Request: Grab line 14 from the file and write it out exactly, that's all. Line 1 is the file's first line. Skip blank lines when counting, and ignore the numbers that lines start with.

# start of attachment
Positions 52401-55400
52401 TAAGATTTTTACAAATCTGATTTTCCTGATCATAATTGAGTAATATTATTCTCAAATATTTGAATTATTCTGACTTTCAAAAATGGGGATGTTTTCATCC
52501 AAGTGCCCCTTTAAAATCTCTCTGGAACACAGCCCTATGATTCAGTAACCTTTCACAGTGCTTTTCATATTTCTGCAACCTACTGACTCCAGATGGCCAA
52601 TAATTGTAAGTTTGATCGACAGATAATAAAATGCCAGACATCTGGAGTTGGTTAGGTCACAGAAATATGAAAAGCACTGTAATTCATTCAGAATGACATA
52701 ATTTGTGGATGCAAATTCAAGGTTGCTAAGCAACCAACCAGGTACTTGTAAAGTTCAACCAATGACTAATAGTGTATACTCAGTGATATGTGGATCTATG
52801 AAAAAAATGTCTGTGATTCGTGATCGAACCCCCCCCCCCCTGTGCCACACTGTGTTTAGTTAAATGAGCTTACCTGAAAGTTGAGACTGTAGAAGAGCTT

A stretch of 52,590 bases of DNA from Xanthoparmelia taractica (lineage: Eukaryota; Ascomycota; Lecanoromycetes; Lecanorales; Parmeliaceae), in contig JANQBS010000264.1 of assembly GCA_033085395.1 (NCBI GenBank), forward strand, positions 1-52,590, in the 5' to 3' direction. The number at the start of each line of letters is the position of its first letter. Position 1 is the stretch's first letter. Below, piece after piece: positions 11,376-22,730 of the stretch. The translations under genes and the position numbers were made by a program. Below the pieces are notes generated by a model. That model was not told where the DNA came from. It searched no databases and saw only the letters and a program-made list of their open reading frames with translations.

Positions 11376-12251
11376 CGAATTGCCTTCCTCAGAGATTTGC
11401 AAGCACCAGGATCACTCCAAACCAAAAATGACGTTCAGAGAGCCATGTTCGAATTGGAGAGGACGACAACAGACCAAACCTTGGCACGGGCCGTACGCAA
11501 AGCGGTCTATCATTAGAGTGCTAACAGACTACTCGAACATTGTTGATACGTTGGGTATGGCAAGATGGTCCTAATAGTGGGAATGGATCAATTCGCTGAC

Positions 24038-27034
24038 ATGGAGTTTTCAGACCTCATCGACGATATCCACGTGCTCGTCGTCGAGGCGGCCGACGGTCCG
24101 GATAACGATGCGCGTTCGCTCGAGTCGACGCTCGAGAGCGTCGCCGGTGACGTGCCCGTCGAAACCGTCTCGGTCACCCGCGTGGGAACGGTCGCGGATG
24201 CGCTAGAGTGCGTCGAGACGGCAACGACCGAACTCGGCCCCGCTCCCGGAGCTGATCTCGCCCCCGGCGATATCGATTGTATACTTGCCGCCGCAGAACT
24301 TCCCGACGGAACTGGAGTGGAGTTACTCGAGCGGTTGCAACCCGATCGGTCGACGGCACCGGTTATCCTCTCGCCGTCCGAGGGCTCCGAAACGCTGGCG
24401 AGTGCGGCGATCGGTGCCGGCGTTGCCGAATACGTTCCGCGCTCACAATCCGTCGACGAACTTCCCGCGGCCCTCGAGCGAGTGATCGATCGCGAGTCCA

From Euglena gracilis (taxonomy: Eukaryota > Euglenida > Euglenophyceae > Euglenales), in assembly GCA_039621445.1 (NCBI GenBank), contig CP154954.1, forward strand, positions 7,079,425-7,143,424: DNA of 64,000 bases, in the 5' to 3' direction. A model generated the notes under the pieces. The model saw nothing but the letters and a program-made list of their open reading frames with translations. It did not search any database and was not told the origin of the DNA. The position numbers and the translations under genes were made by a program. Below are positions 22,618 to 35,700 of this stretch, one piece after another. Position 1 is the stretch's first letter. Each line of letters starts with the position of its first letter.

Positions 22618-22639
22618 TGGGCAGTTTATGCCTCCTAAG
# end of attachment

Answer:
24101 GATAACGATGCGCGTTCGCTCGAGTCGACGCTCGAGAGCGTCGCCGGTGACGTGCCCGTCGAAACCGTCTCGGTCACCCGCGTGGGAACGGTCGCGGATG